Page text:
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Fishing Cats








Having just come across a communication made to The Kelso Mail, in
1880, by a correspondent giving the signature of "March Brown," bearing
on the subject to which I have already alluded ("Fishing Cats"), I deem
it worthy of notice, corroborating, as it does, the statement so often
made, and almost as often denied, that cats are adept fishers, not only
for food, but likewise for the sport and pleasure they so derive. The
writer says that "for several years it has been my happy fortune to fish
the lovely Tweed for salmon and trout. From Tweed Well to Coldstream is
a long stretch, but I have fished it all, and believe that though other
rivers have their special advantages, there is not one in Britain which
offers such varied and successful angling as the grand Border stream.
Many have been the boatmen whom I have employed whilst fishing for
salmon, and all were fairly honest, except in the matter of a little
poaching. Some had the complaint more fiercely than others, and some so
bad as to be incurable. One of the afflicted (Donald by name) was an
excellent boatman by day; as to his nocturnal doings I deemed it best
not to inquire, except on those occasions when he needed a holiday to
attend a summons with which the police had favoured him. Now any one who
has studied the proclivities of poachers, knows that they have wonderful
powers over all animals who depend upon them, such as dogs, cats,
ferrets, tame badgers, otters, etc., etc. Donald's special favourite was
a lady-cat, which followed him in his frequent fishings, and took deep
interest in the sport. Near to his cottage on the river-bank was a dam
or weir, over which the water trickled here and there a few inches deep.
In the evenings of spring and summer Donald was generally to be found
fishing upon this favourite stretch with artificial fly for trout, and,
being an adept in the art, he seldom fished in vain. Pretty puss always
kept close behind him, watching the trail of the mimic flies till a fish
was hooked, and then her eagerness and love of sport could not be
controlled, and so soon as the captive was in shoal water, in sprang
puss up to the shoulders, and, fixing her claws firmly in the fish,
brought it to the bank, when, with a caress from Donald, she again took
her place behind him till another trout was on the line, and the sport
was repeated. In this way did puss and her master pass the evenings,
each proud of the other's doings, and happy in their companionship. Such
was the affection of the cat for her master, that she could not even
bear to be separated from him by day. Donald had charge of a ferry
across the river, and no sooner did a bell at the opposite side of the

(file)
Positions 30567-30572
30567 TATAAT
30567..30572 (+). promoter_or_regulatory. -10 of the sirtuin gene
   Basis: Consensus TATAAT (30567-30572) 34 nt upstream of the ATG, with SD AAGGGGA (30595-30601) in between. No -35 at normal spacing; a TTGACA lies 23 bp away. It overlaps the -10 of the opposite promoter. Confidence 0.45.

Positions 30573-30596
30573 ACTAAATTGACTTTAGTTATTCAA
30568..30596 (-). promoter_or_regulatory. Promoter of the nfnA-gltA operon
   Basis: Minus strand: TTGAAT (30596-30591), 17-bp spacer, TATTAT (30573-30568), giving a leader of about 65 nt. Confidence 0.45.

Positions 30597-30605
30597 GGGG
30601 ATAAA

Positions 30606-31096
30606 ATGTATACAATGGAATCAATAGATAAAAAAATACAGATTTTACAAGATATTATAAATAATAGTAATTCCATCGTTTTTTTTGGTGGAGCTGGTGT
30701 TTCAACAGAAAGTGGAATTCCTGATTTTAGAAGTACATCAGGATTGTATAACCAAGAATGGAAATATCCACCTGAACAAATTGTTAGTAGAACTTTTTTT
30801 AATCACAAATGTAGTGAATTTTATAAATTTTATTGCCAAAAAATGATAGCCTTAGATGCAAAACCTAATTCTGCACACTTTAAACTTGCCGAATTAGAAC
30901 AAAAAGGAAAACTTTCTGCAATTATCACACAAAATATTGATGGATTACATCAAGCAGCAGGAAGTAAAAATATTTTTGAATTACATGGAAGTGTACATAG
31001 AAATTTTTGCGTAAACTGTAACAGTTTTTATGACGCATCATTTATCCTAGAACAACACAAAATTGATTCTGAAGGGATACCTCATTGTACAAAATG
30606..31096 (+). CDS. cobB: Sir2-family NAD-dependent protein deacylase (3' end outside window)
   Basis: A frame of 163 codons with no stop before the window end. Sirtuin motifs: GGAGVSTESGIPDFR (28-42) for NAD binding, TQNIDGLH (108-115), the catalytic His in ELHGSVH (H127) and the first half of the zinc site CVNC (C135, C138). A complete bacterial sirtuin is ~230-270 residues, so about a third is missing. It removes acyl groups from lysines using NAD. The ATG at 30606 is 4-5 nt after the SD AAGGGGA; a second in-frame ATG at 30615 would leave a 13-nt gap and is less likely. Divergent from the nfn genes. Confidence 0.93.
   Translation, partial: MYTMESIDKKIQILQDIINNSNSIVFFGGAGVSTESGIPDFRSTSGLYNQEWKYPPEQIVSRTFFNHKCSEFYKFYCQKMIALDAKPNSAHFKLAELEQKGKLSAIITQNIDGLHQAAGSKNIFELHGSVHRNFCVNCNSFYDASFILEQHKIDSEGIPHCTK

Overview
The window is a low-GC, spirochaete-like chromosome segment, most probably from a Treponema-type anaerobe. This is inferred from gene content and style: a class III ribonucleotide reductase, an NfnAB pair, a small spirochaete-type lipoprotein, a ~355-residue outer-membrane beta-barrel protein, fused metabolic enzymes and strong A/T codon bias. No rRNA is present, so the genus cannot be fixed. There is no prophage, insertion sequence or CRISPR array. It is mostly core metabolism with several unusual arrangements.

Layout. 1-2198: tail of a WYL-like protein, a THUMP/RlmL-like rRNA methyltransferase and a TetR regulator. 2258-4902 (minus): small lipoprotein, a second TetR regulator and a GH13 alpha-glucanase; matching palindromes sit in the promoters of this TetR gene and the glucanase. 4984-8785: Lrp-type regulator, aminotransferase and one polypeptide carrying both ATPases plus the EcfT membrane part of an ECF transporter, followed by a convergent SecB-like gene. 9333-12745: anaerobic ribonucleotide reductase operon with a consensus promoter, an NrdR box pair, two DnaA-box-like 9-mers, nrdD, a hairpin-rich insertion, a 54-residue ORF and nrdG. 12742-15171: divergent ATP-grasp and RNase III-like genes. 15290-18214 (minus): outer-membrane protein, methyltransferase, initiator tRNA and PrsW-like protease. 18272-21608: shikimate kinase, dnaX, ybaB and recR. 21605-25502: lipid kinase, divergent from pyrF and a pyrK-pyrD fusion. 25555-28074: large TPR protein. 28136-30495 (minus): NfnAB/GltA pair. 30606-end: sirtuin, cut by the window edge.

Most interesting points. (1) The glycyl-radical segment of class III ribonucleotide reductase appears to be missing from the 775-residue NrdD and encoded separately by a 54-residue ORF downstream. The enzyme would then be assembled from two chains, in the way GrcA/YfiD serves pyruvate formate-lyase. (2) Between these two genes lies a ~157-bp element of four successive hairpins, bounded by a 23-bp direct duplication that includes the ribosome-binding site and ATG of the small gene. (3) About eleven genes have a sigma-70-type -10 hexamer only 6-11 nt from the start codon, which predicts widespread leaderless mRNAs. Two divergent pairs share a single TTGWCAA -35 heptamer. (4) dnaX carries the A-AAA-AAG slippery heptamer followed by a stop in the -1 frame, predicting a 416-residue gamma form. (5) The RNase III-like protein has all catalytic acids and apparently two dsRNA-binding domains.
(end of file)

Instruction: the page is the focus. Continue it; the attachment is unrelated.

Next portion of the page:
stream give notice that a passenger was ready to voyage across, than
down scampered puss to the boat, and, leaping in, she journeyed with her
master to the further side, and again returned, gravely watching each
stroke of the oar. Many a voyage did she thus daily make, and I
question, with these luxurious boatings and the exciting fishing in the
evenings, if ever cat was more truly happy. The love of fishing once
developed itself to the disturbance of my own sport. With careful
prevision, my boatman had, in the floods of November and December,
secured a plentiful supply of minnows, to be held in readiness till
wanted in my fishings for salmon in the ensuing February and March. The
minnows were placed in a well two or three feet deep, and the cold
spring water rendered them as tough as angler could desire. All went
well for the first few days of the salmon fishing; the minnows were
deemed admirable for the purpose, and the supply ample for our needs;
but this good fortune was not to last. One morning the boatman reported
a serious diminution of stock in the well, and on the following day
things were still worse. Suspicion fell on more than one honest person,
and we determined to watch late and early till the real thief was
discovered. When the guidwife and bairns were abed, the boatman kept
watch from the cottage window, and by the aid of a bright moon the
mystery was soon solved. At the well-side stood puss, the favourite of
the household; with arched back and extended paw she took her prey. When
an unfortunate minnow approached the surface, sharp was the dash made by
puss, arm and shoulder were boldly immersed, and straightway the victim
lay gasping on the bank. Fishing in this manner, she soon captured
half-a-dozen, and was then driven away. From that evening the well was
always covered with a net, which scared puss into enforced honesty. By
nature cats love dry warmth and sunshine, whilst they hate water and
cold. Who has not seen the misery of a cat when compelled to step into a
shallow pool, and how she examines her wet paw with anxiety, holding it
up as something to be pitied? And yet the passion of destructiveness is
so strong within them as to overcome even their aversion to water."

The following still more extraordinary circumstance of a cat fishing in
the sea, appeared in The Plymouth Journal, June, 1828: "There is now
at the battery on the Devil's Point, a cat, which is an expert catcher
of the finny tribe, being in the constant habit of diving into the sea,
and bringing up the fish alive in her mouth, and depositing them in the
guard-room for the use of the soldiers. She is now seven years old, and
has long been a useful caterer. It is supposed that her pursuits of the
water-rats first taught her to venture into the water, to which it is
well known puss has a natural aversion. She is as fond of the water as a
Newfoundland dog, and takes her regular peregrinations along the rocks
at its edge, looking out for her prey, ready to dive for them at a
moment's notice."--ED.





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Previous: Nursery Rhymes And Stories



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